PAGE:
The Fedor-Kosaka fight is scheduled for the Rizin FF 2 event scheduled for the Saitama Super Arena in Saitama, Japan on December 31, 2015.

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Former UFC welterweight champ Georges St-Pierre is planning his return to the octagon. St-Pierre’s coach, Freddie Roach, recently stated in an interview that they’re planning have a six-week training camp to determine if the fighter is able to comeback to MMA at the age of 34.

Related: Georges St-Pierre: “I’m Starting To Get The Feeling To Come Back”

According to his coach, if he doesn’t feel good at the end of this training camp, he will retire for good.

“So we came up with a process. He’s going to train for a fight. He’s going to have a six-week training camp,” Roach told Fight Hub TV. “And at the end of the six weeks, if he feels like he’s ready to fight, and he’s hungry for it like he always has been, he’s going to do it. He going to fight one more time.”

“If he doesn’t feel it, and he feels like it’s just not there, he’s going to let it go, and he’s going to retire. I think it’s a good idea. I think it’s really really smart to do that, to see where he’s at in his mind,” he said. “I really look forward to this training camp.”

St-Pierre has been on a hiatus from MMA after his split-decision victory over Johny Hendricks at UFC 167. GSP said back in November that he would take a break from action, but didn’t specifically say he was going to retire.

Related: GSP Says “He Just Doesn’t Know” If He’ll Return To The Octagon

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Georges St-Pierre might returning to Ultimate Fighting Championship (UFC).

After months of rumors about a potential return for the French Canadian, his long-time striking coach Freddie Roach confirmed the news to FightHubTV.

The former two-time UFC Welterweight champion had apparently been waffling on whether he should make a return at the age of 34, and has apparently told Roach he’s going into a training camp that will make a final decision about his career.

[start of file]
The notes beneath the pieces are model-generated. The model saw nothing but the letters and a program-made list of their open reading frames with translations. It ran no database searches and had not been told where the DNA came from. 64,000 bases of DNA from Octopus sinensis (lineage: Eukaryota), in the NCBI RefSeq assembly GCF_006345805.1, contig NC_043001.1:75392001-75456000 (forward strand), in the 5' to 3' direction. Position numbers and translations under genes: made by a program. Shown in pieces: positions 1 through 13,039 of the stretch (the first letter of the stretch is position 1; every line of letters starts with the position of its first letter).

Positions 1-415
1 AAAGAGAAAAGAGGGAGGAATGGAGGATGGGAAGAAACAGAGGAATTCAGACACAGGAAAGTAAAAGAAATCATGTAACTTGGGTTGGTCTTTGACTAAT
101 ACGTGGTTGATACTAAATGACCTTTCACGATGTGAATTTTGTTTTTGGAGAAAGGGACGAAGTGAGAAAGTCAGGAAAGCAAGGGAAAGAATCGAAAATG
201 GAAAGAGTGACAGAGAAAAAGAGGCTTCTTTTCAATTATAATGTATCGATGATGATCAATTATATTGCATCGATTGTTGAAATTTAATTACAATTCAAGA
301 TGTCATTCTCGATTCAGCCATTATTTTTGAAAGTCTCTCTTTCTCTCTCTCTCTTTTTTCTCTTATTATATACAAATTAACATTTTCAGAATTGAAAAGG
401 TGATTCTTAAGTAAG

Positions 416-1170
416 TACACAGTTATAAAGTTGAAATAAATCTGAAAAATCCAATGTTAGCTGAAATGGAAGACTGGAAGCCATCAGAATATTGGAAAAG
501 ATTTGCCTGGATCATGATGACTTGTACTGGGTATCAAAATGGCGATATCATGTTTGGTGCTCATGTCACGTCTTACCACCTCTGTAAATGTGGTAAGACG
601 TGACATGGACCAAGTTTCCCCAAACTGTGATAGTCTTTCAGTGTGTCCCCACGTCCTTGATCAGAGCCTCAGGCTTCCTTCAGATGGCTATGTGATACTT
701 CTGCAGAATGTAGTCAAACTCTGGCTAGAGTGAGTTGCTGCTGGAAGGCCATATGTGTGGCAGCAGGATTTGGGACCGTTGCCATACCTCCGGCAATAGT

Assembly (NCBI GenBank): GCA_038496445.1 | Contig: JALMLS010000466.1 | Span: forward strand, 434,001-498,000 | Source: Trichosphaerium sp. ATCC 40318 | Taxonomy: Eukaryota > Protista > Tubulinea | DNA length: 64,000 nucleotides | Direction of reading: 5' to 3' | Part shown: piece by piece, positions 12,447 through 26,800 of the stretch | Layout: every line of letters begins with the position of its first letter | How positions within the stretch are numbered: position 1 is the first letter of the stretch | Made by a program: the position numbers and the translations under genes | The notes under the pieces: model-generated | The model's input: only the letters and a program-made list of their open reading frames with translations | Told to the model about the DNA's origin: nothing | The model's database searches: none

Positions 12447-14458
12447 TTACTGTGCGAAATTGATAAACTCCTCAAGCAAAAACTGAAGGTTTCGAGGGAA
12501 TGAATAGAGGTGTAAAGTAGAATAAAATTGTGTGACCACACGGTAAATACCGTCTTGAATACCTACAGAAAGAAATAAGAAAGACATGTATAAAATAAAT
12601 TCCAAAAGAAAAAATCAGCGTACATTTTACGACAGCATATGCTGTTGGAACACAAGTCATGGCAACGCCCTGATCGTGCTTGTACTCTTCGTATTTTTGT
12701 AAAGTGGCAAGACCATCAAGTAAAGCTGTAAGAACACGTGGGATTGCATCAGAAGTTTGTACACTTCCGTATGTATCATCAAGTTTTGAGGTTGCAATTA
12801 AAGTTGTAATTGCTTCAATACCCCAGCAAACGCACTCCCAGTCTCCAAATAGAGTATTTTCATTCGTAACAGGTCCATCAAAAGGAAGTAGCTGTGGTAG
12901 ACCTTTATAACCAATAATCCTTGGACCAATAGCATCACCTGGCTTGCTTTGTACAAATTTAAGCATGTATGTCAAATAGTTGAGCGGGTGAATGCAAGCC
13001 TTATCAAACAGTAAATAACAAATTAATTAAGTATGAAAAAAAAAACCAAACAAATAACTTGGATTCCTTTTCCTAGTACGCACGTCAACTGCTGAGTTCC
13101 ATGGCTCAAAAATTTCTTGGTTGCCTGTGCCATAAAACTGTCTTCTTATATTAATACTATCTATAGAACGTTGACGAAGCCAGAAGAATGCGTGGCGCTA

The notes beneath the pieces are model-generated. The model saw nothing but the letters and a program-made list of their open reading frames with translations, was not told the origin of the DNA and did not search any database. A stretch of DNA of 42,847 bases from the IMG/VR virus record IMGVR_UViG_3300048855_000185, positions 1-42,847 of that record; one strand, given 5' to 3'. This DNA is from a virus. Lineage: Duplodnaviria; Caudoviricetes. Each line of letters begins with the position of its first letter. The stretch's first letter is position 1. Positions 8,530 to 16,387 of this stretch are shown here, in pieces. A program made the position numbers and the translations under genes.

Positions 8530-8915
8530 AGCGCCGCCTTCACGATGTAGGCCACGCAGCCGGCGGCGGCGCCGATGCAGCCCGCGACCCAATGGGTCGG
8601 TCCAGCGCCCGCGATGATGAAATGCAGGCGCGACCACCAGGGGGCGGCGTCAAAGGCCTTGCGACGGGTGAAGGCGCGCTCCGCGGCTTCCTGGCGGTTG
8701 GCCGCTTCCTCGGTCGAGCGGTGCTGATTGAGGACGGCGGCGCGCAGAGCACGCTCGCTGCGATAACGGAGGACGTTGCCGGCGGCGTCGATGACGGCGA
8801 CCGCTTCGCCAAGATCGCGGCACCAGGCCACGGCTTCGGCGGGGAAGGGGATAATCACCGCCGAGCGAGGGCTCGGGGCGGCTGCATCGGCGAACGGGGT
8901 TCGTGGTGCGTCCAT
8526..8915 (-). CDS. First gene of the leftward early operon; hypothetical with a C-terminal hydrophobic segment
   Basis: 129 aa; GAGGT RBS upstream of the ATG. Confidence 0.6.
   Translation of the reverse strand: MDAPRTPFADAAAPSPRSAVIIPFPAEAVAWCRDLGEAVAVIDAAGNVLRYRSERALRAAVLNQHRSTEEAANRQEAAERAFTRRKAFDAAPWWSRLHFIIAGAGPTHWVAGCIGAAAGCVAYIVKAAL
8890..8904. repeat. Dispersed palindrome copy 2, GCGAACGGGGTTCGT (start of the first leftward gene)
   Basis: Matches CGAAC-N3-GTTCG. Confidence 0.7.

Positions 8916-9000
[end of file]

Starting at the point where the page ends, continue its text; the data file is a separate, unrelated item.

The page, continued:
“So we came up with a process. He’s going to train for a fight. He’s going to have a six-week training camp,” said Roach. “And at the end of the six weeks if he feels like he’s ready to fight and he’s hungry for it like he always has been he’s going to do it.”

“Rush” walked…

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If you were there, the last image of Georges St-Pierre’s awkward exit from the UFC probably remains etched in your mind. Sitting painfully on a stage in a MGM Grand Garden Arena conference room, his face looking like someone had just run a cheese grater across it, every shade of red, accentuated by blue bruising and bloodshot eyes.

His tie knot hanging below his collar, his lip leaking blood, his boss irrationally fuming aside him, he had somehow walked out the winner, snuck out with the belt that had seemed to be his personal possession before he faced the prying, powerful hands of Johny Hendricks.

The world thought Hendricks had won; the judges disagreed. In the end, it allowed him to walk out in the dignified way his exemplary career demanded: if not gracefully, at least on top. 

At first, we thought it might be temporary. At the time, he said he could not definitively call it a retirement, but as the weeks went on, we began to wonder. As the months went on, we began to worry. Now, it’s been almost two years, and most of us were sure: GSP was never coming back.

And suddenly, a glimmer. Earlier this week, St-Pierre told Canadian news outlet RDS that he’s entertaining thoughts of a return to the UFC Octagon.

“I’m starting to get the taste, more and more, to come back,” St-Pierre said. “I watch the fights and see what’s going on in my division, and I keep myself in shape. It’s like a knife that I have to keep sharp if I ever decide to jump back in the mix. I’m pretty sure it won’t be in 2015, but I don’t know yet.”

Color me conflicted. On one hand, it is always interesting to see how legends walk back through the door. On the other, it is concerning to see him risk the dream of leaving the sport on top after leaving on his own terms.